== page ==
Problems with Mažeikių Nafta
The Seimas has refused to go ahead with a resolution proposed by the opposition on a Constitutional Court decision concerning certain aspects of the Mažeikių Nafta sell-off deemed in violation of the Constitution. The opposition pushed the government to implement the Court's decision, made earlier this autumn, and warned that any delay damages Lithuania's national interest. A representative from the ruling coalition has replied in turn that the opposition-sponsored resolution does not pay attention to the possible consequences to Mažeikių Nafta and the state budget.
Prime Minister Rolandas Paksas announced that the government will consider this question, although the Constitutional Court decision can be regarded as a legal basis for the change of contract with the American-controlled Mažeikių Nafta.
In the meantime, Mažeikių Nafta operations have been stopped since its Russian supplier was unable to deliver promised crude for processing. According to the contract, LUKOil Baltija was supposed to deliver 430,000 tonnes of crude, but only 230,000 tonnes actually reached Mažeikių. One day of stoppage at the company costs LTL (Lithuanian Litas) one million.
The Seimas has rejected the draft 2001 budget, prepared by the old government under Andrius Kubilius. The Parliament wants an additional LTL three billion that the government must find in 15 days, in order to satisfy all the demands from all the various Seimas committees and other state institutions.
Almost half of the requested sum comes from the Parliament's Education and Science Committee, headed by Social Liberal Rolandas Pavilionis, rector of Vilnius University. He has also proposed a controversial law on long-term financing of education and science that is dividing the ruling coalition almost exactly in half. He proposed that 1.5 per cent of GDP should be spent on education in next year's budget, with an increase to two per cent later.
In addition, the president-led State Defence Council recommended to the cabinet to keep the commitment to spend 1.95 per cent of GDP on defence in 2001. This was seen as a matter of credibility in the eyes of international partners, and, financially, that would mean a higher budgetary expense of LTL 100 million more than this year. Signs from the government indicate that it will probably not dare to decrease defence spending, but it is unclear whether the Seimas will accept it.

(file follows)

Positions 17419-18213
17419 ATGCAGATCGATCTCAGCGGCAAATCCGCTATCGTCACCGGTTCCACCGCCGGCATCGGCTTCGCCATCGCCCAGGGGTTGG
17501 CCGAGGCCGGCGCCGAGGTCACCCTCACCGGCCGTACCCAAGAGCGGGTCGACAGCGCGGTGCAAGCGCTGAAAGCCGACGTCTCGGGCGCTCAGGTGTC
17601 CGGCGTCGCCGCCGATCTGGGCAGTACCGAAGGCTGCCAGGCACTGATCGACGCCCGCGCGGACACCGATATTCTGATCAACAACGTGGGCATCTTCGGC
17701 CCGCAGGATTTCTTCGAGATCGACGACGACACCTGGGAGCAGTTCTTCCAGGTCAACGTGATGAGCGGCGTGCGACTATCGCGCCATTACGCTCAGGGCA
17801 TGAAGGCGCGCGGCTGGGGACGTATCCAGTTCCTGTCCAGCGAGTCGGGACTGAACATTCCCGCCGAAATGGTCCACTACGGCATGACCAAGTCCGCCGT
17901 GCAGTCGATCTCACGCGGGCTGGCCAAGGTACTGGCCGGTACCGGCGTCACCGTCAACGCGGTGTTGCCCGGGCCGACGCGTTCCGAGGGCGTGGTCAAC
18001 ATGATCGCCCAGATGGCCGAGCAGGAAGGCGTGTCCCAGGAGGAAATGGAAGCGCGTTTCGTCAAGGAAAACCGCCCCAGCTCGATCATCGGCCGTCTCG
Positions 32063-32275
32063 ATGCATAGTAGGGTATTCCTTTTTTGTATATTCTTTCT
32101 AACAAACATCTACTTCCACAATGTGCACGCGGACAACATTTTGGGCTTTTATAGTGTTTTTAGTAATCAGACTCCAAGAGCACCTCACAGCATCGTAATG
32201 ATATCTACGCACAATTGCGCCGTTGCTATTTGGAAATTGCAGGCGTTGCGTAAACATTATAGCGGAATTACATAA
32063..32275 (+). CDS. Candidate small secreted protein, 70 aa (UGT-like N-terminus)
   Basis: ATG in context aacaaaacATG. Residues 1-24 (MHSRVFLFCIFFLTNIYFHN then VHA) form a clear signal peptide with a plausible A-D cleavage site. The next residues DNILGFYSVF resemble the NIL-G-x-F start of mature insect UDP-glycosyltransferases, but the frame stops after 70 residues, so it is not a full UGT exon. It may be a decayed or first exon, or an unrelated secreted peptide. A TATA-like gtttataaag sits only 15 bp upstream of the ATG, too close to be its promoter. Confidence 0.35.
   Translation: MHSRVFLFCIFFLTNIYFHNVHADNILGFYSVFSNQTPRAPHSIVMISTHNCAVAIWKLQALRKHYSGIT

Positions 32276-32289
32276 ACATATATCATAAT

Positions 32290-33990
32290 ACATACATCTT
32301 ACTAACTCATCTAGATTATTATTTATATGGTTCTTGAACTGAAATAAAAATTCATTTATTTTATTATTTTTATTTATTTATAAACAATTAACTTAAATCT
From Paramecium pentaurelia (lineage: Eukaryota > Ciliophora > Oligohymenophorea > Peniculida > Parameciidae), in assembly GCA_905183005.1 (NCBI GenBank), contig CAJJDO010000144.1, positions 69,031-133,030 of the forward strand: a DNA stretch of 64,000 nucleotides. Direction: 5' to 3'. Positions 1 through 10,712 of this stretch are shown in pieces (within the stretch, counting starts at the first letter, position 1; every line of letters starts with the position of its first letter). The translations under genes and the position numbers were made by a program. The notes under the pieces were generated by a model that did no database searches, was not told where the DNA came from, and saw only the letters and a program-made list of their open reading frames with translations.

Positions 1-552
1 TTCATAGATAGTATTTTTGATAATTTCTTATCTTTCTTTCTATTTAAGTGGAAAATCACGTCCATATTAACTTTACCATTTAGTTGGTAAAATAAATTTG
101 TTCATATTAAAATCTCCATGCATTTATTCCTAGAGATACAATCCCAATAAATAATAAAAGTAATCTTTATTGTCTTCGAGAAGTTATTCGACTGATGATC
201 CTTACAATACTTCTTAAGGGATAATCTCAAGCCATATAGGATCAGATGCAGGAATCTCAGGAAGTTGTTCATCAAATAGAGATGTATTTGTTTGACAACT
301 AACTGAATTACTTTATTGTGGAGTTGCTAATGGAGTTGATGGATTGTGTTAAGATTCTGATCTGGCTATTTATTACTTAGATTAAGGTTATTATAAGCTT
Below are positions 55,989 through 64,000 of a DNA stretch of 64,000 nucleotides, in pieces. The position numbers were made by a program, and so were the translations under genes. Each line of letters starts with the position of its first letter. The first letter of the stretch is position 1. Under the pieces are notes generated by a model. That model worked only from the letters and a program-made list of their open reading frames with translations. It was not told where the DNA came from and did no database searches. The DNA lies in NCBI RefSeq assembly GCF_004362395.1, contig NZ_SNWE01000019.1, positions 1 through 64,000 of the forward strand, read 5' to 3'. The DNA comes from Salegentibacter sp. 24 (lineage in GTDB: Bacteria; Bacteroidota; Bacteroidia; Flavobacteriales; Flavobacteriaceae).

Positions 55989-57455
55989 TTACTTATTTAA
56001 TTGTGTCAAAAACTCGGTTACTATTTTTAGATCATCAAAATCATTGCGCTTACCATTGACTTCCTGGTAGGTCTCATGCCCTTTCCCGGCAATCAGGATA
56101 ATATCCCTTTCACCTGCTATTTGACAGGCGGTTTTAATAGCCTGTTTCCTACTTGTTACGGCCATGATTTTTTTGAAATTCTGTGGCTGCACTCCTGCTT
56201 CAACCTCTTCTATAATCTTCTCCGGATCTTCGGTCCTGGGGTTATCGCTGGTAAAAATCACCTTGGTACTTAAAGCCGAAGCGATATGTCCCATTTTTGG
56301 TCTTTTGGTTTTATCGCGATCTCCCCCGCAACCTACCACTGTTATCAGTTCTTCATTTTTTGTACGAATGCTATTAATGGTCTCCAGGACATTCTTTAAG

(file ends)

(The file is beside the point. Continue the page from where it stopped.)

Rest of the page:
The government has analysed the draft budget but no definite decisions have been made as of yet. Finance Minister Jonas Lionginas noted that investment programmes and some other expenses, such spending on the agriculture sector, are to be reviewed. Prime Minister Rolandas Paksas has earlier stated that he wants to see the new budget confirmed by Christmas and feels that it is the most important task of the new government in its first hundred days.
Museum of computers opens
The only computer museum in the country was opened in Vilnius this past week. It is mainly sponsored and maintained by IT company Sintagma. The museum reflects the history of computers in Lithuania, which was closely connected with counting machines producer Sigma during Soviet times. In the exhibition, there are the forefathers of today's computer perforation counting machines of various generations produced in Lithuania. Among them is the first Lithuanian computer Rūta (the name of the traditional Lithuanian flower), which was extremely popular and in production for ten years.
Judicial reforms to follow